Thus, a local union which has affiliated itself with a federation is free to sever such affiliation anytime and such disaffiliation cannot be considered disloyalty. In the absence of specific provisions in the federation's constitution prohibiting disaffiliation or the declaration of autonomy of a local union, a local may dissociate with its parent union.

Likewise, Philippine Skylanders, Inc. v. National Labor Relations Commissionrestated

The right of a local union to disaffiliate from its mother federation is not a novel thesis unillumined by case law. In the landmark case of Liberty Cotton Mills Workers Union v. Liberty Cotton Mills, Inc., we upheld the right of local unions to separate from their mother federation on the ground that as separate and voluntary associations, local unions do not owe their creation and existence to the national federation to which they are affiliated but, instead, to the will of their members. The sole essence of affiliation is to increase, by collective action, the common bargaining power of local unions for the effective enhancement and protection of their interests. Admittedly, there are times when without succor and support local unions may find it hard, unaided by other support groups, to secure justice for themselves.

Yet the local unions remain the basic units of association, free to serve their own interests subject to the restraints imposed by the constitution and by-laws of the national federation, and free also to renounce the affiliation upon the terms laid down in the agreement which brought such affiliation into existence.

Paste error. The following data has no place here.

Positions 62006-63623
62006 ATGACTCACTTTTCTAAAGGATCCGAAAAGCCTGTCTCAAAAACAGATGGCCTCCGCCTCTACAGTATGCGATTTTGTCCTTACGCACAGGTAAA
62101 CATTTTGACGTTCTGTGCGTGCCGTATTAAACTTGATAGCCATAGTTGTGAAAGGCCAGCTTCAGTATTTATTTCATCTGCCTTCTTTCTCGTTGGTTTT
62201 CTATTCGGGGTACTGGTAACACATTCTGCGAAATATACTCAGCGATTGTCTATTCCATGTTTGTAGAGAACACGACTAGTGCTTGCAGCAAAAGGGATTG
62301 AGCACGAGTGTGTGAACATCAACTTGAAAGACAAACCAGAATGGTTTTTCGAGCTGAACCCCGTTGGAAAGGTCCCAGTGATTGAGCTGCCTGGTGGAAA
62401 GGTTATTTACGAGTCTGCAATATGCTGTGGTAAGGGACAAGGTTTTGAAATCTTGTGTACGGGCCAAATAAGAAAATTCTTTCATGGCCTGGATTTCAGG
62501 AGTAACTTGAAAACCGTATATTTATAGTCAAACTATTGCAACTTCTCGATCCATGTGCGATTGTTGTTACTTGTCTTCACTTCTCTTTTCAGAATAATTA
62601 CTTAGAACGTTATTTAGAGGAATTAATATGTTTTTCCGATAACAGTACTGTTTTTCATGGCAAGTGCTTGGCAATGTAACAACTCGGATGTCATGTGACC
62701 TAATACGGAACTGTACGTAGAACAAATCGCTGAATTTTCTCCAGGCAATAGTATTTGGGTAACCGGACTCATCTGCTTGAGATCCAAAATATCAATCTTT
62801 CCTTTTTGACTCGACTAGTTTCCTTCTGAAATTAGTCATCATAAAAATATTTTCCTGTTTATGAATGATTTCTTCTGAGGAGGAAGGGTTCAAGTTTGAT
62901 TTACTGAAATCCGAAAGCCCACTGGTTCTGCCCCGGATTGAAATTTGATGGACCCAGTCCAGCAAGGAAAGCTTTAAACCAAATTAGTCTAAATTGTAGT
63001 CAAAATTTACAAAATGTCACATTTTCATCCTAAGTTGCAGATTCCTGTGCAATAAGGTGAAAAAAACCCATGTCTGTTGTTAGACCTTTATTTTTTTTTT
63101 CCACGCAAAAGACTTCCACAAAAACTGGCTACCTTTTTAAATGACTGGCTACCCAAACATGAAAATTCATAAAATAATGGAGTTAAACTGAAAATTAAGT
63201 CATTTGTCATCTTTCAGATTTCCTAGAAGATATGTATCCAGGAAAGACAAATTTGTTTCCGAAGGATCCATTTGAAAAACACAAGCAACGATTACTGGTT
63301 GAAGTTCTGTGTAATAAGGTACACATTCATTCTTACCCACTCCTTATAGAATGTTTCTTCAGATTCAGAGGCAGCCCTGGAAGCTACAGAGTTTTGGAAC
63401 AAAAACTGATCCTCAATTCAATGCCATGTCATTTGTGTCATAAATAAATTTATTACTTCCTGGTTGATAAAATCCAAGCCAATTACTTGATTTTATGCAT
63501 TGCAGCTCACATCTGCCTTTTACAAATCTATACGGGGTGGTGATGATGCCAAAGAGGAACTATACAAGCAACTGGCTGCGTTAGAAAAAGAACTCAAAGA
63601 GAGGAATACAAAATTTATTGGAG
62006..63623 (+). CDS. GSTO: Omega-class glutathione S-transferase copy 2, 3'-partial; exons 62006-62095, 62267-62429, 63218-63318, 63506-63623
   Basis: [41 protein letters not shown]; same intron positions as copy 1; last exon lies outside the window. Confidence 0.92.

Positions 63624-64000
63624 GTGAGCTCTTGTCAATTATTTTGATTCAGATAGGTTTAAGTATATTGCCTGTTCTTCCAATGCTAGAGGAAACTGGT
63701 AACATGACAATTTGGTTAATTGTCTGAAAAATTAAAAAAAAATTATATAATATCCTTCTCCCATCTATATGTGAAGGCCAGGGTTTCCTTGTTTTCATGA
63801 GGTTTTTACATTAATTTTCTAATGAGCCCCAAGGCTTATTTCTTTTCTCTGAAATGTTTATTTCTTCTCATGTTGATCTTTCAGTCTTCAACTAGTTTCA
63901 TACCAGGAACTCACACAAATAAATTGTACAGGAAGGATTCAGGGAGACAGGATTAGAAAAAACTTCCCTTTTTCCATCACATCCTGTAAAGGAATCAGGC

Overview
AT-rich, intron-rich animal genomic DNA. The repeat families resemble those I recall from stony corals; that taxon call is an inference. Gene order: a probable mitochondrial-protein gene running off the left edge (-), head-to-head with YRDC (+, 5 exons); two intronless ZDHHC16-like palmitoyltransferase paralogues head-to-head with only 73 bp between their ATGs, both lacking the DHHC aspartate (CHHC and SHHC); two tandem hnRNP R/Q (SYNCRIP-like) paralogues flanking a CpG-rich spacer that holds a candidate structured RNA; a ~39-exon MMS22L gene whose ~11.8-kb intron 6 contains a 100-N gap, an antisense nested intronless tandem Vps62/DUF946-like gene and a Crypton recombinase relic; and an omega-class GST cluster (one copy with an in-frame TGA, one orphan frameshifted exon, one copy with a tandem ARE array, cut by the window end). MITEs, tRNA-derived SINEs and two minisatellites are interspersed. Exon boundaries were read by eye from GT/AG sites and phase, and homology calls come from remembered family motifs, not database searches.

Such dictum has been punctiliously followed since then.

And again, in Coastal Subic Bay Terminal, Inc. v. Department of Labor and Employment Office of the Secretary,this Court opined

Under the rules implementing the Labor Code, a chartered local union acquires legal personality through the charter certificate issued by a duly registered federation or national union, and reported to the Regional Office in accordance with the rules implementing the Labor Code. A local union does not owe its existence to the federation with which it is affiliated. It is a separate and distinct voluntary association owing its creation to the will of its members. Mere affiliation does not divest the local union of its own personality, neither does it give the mother federation the license to act independently of the local union. It only gives rise to a contract of agency, where the former acts in representation of the latter. Hence, local unions are considered principals while the federation is deemed to be merely their agent. As such principals, the unions are entitled to exercise the rights and privileges of a legitimate labor organization, including the right to seek certification as the sole and exclusive bargaining agent in the appropriate employer unit.

Finally, the recent case of Cirtek Employees Labor Union-Federation of Free Workers v. Cirtek Electronics, Inc. ruled -